With the global economy showing clear signs of improvement, activity is increasing in the Hong Kong wealth management sector.
"Both the finance sector and its clients have exercised increased caution over the past few months, but the pressure is finally easing," says William Leung, general manager, personal financial services and wealth management, Hang Seng Bank Limited.
As some customers remain uncertain about the implications of the market turmoil on their wealth management choices, they will be seeking investment guidance in anticipation of the economic recovery, creating new opportunities for practitioners, Mr Leung notes.
"Wealth management professionals should pursue every avenue to enhance their professional image, and use their professional strength to reposition themselves for increased demand for their services," he says. "We expect them to raise the bar when it comes to industry standards. Their roles are to enhance their company profiles and refine their client servicing models to the industry's overall benefit."
Hong Kong's wealth management industry is still in its development phase, but it has fast become an important part of the city's financial system, Mr Leung states. "Setbacks are a natural part of the cycle — they can happen in any industry."
Finding the balance
The economic downturn has driven a re-assessment of local wealth management practices. With customers' futures at stake, wealth managers should be attuned to their individual appetites for risk and changing investment needs. According to Mr Leung, increased compliance and enhanced customer relationship management are now focal points for the industry.
"As a major Hong Kong banking institution, Hang Seng Bank exercises maximum caution to ensure that our wealth managers perform to standard and retain our clients' trust. Aside from having the necessary professional know-how, we expect them to also show integrity and responsibility."
While tightened controls do provide some protection for banks, wealth management practitioners and customers, it is ultimately up to the industry itself to set the right balance, he adds, noting that closer internal monitoring has increased the timeframes needed to complete wealth management processes. This, in turn, has placed an increased burden on human resources.
While there is little doubt that the overall image of the Hong Kong wealth management profession was tarnished by the Lehman saga, the damage is not irreversible and the structure of the industry will remain intact.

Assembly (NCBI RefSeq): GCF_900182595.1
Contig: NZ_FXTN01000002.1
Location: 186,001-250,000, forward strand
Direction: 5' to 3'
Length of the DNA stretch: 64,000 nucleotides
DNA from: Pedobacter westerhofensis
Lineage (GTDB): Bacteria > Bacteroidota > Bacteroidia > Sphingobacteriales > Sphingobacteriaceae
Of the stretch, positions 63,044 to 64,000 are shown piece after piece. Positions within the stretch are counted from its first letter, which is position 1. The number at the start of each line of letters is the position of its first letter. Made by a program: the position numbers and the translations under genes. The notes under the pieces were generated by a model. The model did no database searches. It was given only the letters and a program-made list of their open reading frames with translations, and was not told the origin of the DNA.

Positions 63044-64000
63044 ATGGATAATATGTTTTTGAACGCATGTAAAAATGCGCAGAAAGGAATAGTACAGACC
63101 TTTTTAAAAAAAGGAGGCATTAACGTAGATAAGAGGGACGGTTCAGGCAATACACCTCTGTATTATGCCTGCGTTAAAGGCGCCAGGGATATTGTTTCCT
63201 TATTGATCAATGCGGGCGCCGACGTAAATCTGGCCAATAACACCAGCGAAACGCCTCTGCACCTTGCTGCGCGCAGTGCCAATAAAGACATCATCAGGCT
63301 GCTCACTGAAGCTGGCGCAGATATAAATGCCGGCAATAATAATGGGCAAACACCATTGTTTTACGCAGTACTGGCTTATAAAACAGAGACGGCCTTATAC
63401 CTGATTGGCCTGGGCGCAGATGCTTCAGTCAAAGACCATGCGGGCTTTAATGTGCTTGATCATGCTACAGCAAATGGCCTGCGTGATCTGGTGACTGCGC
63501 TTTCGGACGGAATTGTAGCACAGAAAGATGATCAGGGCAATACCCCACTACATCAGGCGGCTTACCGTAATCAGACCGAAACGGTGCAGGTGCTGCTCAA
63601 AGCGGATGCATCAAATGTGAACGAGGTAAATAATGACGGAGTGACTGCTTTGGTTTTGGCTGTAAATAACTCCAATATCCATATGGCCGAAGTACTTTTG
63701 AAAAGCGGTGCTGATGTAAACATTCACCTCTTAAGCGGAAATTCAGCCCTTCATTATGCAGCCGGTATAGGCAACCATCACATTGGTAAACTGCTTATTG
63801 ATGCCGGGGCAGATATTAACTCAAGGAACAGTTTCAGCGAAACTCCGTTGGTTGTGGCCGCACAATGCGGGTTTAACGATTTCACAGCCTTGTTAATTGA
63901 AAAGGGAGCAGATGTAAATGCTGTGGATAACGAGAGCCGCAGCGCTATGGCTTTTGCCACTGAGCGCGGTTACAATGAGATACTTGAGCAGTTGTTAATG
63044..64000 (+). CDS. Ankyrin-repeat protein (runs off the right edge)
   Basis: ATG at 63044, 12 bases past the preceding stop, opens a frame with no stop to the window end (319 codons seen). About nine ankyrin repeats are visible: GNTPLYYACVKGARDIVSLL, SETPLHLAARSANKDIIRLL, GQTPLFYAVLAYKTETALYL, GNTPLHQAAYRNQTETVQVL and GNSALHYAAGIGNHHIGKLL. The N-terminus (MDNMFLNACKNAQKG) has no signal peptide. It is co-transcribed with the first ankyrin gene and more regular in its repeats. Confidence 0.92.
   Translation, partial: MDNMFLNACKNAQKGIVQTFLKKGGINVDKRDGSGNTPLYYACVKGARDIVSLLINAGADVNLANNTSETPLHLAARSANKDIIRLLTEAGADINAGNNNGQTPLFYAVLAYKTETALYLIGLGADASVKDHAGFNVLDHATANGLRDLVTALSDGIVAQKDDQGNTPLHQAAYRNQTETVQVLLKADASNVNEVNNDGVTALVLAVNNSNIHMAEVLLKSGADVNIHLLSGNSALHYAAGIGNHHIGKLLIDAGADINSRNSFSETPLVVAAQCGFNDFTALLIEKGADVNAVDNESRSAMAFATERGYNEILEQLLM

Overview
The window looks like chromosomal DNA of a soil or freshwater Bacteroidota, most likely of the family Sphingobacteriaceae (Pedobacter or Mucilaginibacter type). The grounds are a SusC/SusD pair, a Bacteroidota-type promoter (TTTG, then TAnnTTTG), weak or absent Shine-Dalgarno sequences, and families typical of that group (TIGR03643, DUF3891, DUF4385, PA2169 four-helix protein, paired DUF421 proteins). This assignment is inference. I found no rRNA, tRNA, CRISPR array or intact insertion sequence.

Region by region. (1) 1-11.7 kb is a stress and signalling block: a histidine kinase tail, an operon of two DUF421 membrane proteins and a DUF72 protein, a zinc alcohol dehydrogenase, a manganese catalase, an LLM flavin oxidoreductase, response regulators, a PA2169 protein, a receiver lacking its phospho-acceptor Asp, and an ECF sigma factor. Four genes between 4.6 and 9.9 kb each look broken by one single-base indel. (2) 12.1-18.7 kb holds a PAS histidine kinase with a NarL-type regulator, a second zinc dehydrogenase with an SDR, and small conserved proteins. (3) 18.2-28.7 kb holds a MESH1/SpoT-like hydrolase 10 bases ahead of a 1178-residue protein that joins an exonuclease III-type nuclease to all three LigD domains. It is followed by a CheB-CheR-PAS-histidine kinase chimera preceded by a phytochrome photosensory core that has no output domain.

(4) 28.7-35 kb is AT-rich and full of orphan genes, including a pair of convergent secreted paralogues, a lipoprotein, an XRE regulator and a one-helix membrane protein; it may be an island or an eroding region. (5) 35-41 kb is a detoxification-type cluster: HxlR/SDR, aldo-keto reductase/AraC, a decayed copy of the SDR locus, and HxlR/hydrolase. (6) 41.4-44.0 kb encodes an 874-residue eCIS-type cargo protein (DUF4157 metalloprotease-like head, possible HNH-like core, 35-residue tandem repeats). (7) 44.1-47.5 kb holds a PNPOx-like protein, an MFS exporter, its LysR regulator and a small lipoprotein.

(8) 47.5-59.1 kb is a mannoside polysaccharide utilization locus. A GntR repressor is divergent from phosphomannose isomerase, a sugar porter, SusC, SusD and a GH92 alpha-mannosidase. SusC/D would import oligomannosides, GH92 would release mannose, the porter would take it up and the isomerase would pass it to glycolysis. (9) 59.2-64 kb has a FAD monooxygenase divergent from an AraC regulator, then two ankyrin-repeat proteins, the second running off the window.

"There's always room for improvement, though. The industry must work closely with monitoring authorities and professional bodies to adjust and refine the current system," Mr Leung notes.
One such catalyst for positive change is the Hong Kong Institute of Bankers (the HKIB). The institute has in recent years stepped up its promotion of professionalism and integrity in the Hong Kong banking and finance industry through a number of high-profile channels, including the HKIB Outstanding Financial Management Planner Awards, which is now in its fourth year running.
An awards panellist, Mr Leung believes the increased number of participants in this year's competition is a vote of confidence in the industry: "This annual competition provides an ideal platform for participants to earn well-deserved recognition."
Hang Seng Bank is one of the leading institutions to support the HKIB's industry-driven initiatives over the years. It has, for instance, incorporated the HKIB's Certified Financial Management PlannerTM (CFMPTM) programme into its own training schedule.
"The programme curriculum embeds insights from the industry itself. It reflects the true nature of Hong Kong's banking and finance industry, giving participants a full picture of the business environment," Mr Leung remarks.
With economic prospects looking decidedly brighter, he is confident that the industry will continue to attract and develop aspiring professionals.
"There are no boundaries to wealth management and there is plenty of opportunity for further development in Hong Kong. This level of optimism will allow the introduction of more diverse products, helping the industry gain new momentum," Mr Leung concludes.